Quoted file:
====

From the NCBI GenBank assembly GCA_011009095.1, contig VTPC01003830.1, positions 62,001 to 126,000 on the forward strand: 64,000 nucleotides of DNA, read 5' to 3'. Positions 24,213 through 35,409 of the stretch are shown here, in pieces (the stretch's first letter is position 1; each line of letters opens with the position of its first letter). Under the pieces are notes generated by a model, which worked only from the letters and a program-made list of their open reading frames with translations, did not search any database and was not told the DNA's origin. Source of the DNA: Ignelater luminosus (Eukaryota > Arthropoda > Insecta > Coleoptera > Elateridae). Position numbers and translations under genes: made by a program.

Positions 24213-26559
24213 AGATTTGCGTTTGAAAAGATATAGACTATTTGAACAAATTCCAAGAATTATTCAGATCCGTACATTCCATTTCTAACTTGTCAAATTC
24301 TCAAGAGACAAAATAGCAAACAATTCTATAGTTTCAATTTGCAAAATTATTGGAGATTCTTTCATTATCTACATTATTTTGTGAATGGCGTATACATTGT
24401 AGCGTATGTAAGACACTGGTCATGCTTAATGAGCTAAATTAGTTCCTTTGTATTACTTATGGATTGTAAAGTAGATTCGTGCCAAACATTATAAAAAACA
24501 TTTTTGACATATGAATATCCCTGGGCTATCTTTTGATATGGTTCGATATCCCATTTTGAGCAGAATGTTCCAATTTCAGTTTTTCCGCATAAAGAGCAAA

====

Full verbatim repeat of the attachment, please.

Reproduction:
From the NCBI GenBank assembly GCA_011009095.1, contig VTPC01003830.1, positions 62,001 to 126,000 on the forward strand: 64,000 nucleotides of DNA, read 5' to 3'. Positions 24,213 through 35,409 of the stretch are shown here, in pieces (the stretch's first letter is position 1; each line of letters opens with the position of its first letter). Under the pieces are notes generated by a model, which worked only from the letters and a program-made list of their open reading frames with translations, did not search any database and was not told the DNA's origin. Source of the DNA: Ignelater luminosus (Eukaryota > Arthropoda > Insecta > Coleoptera > Elateridae). Position numbers and translations under genes: made by a program.

Positions 24213-26559
24213 AGATTTGCGTTTGAAAAGATATAGACTATTTGAACAAATTCCAAGAATTATTCAGATCCGTACATTCCATTTCTAACTTGTCAAATTC
24301 TCAAGAGACAAAATAGCAAACAATTCTATAGTTTCAATTTGCAAAATTATTGGAGATTCTTTCATTATCTACATTATTTTGTGAATGGCGTATACATTGT
24401 AGCGTATGTAAGACACTGGTCATGCTTAATGAGCTAAATTAGTTCCTTTGTATTACTTATGGATTGTAAAGTAGATTCGTGCCAAACATTATAAAAAACA
24501 TTTTTGACATATGAATATCCCTGGGCTATCTTTTGATATGGTTCGATATCCCATTTTGAGCAGAATGTTCCAATTTCAGTTTTTCCGCATAAAGAGCAAA